Recommended Reading/Listening: Maia Evrona’s translation and recitation of a poem by Abraham Sutzkever, who has been called one of the primary poets of the Holocaust. Gabriel Brownstein’s essay for The Millions on what it means to be a “Jewish writer” is a good complementary piece.
Writing Workshops LA – which was founded by our own Edan Lepucki – is hosting “The Conference” on June 28 of this year, and the day-long event will consist of “educational and thoughtful panel discussions as well as smaller, in-depth presentations and workshops aimed at informing and inspiring every attendee.” Presenters will include award-winning literary agents, editors, and writers including Joanna Rakoff, Adam Wilson, David L. Ulin, Counterpoint’s Dan Smetanka, and Daniel Gumbiner of McSweeney’s. Don’t miss your chance to sign up for the early bird special before April 15th – the first 40 attendees will also get an invitation to a literary pub quiz event the night before.
The book cover is in decline, Tim Kreider writes. “It seems as if sixty-five per cent of all novels’ jackets feature an item of female apparel and/or part of the female anatomy and the name of some foodstuff in the title—the book-cover equivalent of the generic tough-guy-with-gun movie poster with title like ‘2 HARD & 2 FAST.'” We judge books by their covers, too.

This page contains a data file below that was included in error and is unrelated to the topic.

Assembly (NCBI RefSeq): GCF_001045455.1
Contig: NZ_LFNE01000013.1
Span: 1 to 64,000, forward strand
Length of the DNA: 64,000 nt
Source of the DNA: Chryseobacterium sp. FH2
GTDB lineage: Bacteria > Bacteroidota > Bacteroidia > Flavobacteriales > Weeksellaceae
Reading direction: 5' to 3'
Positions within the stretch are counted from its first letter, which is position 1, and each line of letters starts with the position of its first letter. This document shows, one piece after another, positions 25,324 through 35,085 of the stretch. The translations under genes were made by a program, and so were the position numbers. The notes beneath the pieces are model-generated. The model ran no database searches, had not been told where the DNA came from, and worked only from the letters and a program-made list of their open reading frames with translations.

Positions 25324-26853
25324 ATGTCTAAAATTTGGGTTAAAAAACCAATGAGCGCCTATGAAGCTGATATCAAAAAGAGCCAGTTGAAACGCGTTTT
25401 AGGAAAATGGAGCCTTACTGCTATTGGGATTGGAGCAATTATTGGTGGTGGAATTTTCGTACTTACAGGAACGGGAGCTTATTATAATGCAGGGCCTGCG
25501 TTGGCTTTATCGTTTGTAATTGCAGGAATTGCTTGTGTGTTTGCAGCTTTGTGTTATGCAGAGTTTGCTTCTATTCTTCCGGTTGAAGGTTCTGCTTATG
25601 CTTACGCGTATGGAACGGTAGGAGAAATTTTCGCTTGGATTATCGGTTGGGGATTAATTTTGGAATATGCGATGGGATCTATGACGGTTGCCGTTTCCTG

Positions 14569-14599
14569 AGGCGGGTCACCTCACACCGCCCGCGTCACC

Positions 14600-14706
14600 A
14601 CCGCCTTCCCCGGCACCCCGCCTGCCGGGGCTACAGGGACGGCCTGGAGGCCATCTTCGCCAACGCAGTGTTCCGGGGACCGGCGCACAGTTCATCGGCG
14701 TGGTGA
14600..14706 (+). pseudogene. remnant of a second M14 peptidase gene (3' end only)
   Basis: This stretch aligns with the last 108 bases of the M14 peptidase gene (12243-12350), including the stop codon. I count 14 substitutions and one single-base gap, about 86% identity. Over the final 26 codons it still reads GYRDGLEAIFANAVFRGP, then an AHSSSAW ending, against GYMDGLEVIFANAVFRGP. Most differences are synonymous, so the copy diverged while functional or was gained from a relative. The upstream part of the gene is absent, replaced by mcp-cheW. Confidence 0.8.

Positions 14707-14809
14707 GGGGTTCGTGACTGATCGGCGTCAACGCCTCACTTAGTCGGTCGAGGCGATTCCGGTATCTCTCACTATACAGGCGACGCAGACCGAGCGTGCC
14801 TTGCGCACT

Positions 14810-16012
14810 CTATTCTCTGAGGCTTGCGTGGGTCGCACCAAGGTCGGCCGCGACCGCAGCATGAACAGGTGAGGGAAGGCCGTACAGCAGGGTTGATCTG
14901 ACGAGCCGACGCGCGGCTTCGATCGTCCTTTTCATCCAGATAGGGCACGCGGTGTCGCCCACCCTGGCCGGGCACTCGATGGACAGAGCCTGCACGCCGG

“I write, always thinking about the generations of black women who came before me, who faced racism and sexism head-on, and in spite of it all, did their work. They encourage me not to despair.” For Vogue, author Brit Bennett writes about 2017, racism, Trump, and the forward progression of time. Pair with: staff writer Ismail Muhammad‘s interview with Bennett.
Planning on writing a prison scene? Worried your characters might sound a bit unrealistic? Then see if you can get your hands on the Bonne Terre dictionary. Written by inmates at a prison in Louisiana, the dictionary includes such idiosyncratic terms as “boat,” meaning a plastic bed, and “pumpkin,” meaning a new inmate.
“I began to wonder: what would a manifesto for bad poetry look like? Would it differ either superficially or deeply from the art’s graver manifestos? It really wouldn’t have to. It would merely have to persuade, and persuasion sounds very much the same whether it is honest or dishonest. If it was any good it would hold great attractiveness as a snappy piece of writing, but, if followed, it would be certain to produce bad poetry. Some harmless sophistry. In this it would be more effective than any positive manifesto, because, if guided well, no-one who sets out to write a bad poem is going to accidentally write an excellent one.” Erik Kennedy lays out a manifesto for bad poetry, titled “Precepts for Perfection in Poetry,” for The Rumpus. For a counterpoint, pair with our own Nick Ripatrazone‘s look at very good and very sad poetry, “The Saddest Poem Ever Written.”